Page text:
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Thanks to progress in the development of three-dimensional (3D) culture technologies, human central nervous system (CNS) development and diseases have been gradually deciphered by using organoids derived from human embryonic stem cells (hESCs) or human induced pluripotent stem cells (hiPSCs). Selforganized neural organoids (NOs) have been used to mimic morphogenesis and functions of specific organs in vitro. Many NOs have been reproduced in vitro, such as those mimicking the human brain, retina, and spinal cord. However, NOs fail to capitulate to the maturation and complexity of in vivo neural tissues. The persistent issues with current NO cultivation protocols are inadequate oxygen supply and nutrient diffusion due to the absence of vascular networks. In vivo, the developing CNS is interpenetrated by vasculature that not only supplies oxygen and nutrients but also provides a structural template for neuronal growth. To address these deficiencies, recent studies have begun to couple NO culture with bioengineering techniques and methodologies, including genetic engineering, coculture, multidifferentiation, microfluidics and 3D bioprinting, and transplantation, which might promote NO maturation and create more functional NOs. These cutting-edge methods could generate an ever more reliable NO model in vitro for deciphering the codes of human CNS development, disease progression, and translational application. In this review, we will summarize recent technological advances in culture strategies to generate vascularized NOs (vNOs), with a special focus on cerebral- and retinal-organoid models. © 2022 Wiley Periodicals LLC.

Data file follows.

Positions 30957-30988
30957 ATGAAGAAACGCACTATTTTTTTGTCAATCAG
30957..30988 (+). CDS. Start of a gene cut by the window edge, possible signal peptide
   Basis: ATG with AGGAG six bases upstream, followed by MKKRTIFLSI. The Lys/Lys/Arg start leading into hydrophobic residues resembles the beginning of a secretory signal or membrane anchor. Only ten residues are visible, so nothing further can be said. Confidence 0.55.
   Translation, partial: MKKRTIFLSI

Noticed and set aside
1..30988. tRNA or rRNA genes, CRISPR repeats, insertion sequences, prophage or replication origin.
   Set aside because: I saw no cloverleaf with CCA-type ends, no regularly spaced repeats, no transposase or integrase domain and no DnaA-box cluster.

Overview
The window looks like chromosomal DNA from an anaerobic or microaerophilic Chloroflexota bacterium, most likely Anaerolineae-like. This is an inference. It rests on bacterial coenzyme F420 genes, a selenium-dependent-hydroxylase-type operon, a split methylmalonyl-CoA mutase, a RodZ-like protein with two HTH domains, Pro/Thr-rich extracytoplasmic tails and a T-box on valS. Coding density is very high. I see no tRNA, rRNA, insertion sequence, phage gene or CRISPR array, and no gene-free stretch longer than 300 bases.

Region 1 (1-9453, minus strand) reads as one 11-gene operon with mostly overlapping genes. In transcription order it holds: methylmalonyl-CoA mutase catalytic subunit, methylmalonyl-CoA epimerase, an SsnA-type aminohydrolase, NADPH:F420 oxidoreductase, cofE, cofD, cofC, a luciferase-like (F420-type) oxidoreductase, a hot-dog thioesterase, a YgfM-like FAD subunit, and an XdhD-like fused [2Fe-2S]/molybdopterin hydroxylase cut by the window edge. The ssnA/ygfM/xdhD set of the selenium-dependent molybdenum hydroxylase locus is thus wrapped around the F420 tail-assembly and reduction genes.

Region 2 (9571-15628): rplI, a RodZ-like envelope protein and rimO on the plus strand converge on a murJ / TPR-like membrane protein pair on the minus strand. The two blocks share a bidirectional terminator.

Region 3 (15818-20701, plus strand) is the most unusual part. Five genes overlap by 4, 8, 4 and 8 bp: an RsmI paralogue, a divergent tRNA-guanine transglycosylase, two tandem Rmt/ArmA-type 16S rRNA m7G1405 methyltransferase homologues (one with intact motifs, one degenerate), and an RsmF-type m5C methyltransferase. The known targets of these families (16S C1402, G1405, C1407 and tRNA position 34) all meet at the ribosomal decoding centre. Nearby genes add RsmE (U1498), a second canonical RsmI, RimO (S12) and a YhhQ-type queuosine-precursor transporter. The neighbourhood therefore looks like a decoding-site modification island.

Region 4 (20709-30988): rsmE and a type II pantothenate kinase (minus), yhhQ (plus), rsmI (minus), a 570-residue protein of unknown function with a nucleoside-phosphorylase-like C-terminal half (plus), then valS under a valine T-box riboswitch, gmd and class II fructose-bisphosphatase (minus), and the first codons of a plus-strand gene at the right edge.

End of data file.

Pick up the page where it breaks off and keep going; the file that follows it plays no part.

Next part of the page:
Minghui Li, Lixiong Gao, Ling Zhao, Ting Zou, Haiwei Xu. Toward the next generation of vascularized human neural organoids. Medicinal research reviews. 2023 Jan;43(1):31-54

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PMID: 35993813

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